Tim Duncan made another round of history with Wednesday's release of this season's All-NBA teams. Tony Parker experienced a career first.
Duncan, the Spurs power forward, earned a second-team mention for the second year in a row, becoming the first player to be named All-NBA in each of his first 12 seasons. He is one of eight players in league history to receive at least a dozen All-NBA selections.
Parker, meanwhile, was named to the third-team, garnering All-NBA mention for the first time in his career. In doing so, he became the first point guard in Spurs history to be named All-NBA.
Duncan averaged 19.3 points and ranked fourth in the NBA with a team-leading 10.7 rebounds per game. He also posted the fourth-most double-doubles in the league (49).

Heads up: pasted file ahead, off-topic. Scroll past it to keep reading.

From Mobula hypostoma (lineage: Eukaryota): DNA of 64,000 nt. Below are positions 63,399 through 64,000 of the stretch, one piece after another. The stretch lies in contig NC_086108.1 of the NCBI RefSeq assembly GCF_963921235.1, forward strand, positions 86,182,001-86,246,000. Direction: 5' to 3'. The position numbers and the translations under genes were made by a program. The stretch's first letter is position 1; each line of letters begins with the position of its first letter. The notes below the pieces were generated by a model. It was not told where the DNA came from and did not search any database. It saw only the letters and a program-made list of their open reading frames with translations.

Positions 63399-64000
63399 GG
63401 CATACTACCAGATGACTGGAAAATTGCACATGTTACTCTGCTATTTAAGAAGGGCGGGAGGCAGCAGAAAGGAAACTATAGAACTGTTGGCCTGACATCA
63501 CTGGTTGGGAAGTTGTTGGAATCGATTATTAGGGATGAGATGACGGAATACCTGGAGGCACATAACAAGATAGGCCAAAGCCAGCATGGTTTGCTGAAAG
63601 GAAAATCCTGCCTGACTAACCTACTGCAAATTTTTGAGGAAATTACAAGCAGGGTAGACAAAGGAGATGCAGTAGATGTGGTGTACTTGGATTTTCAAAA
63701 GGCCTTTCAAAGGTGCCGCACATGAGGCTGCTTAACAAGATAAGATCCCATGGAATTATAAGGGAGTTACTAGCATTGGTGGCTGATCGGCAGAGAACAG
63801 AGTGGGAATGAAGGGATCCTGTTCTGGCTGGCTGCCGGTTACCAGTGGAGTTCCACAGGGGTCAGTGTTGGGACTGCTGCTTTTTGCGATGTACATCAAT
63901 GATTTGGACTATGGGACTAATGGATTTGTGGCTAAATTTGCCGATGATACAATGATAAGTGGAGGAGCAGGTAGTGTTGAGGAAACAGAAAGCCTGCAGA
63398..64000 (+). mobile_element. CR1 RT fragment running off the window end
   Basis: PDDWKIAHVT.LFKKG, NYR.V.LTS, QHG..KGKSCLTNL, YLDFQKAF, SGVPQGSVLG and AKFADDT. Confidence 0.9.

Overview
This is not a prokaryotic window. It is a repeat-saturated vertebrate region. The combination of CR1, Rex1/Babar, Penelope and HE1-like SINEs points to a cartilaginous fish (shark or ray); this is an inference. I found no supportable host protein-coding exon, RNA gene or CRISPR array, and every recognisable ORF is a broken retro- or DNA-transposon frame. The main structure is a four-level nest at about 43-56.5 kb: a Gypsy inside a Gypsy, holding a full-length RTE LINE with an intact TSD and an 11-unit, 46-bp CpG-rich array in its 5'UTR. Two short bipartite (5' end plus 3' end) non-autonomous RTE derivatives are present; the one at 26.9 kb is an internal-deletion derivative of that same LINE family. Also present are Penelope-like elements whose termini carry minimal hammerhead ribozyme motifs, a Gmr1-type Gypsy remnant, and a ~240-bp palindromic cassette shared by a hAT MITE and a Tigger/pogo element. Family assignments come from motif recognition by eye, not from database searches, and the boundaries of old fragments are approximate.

Not to be outdone, Parker enjoyed his best season as a pro, setting career bests in scoring (22 points per game) and assists (6.9 per game). He is just the fifth European player to grace an All-NBA team, joining Dirk Nowitzki, Peja Stojakovic, Drazen Petrovic and Detlef Schrempf.
The All-NBA first team consisted of league MVP LeBron James of Cleveland, the Los Angeles Lakers' Kobe Bryant, Miami's Dwyane Wade, Dallas' Nowitzki and Dwight Howard of Orlando.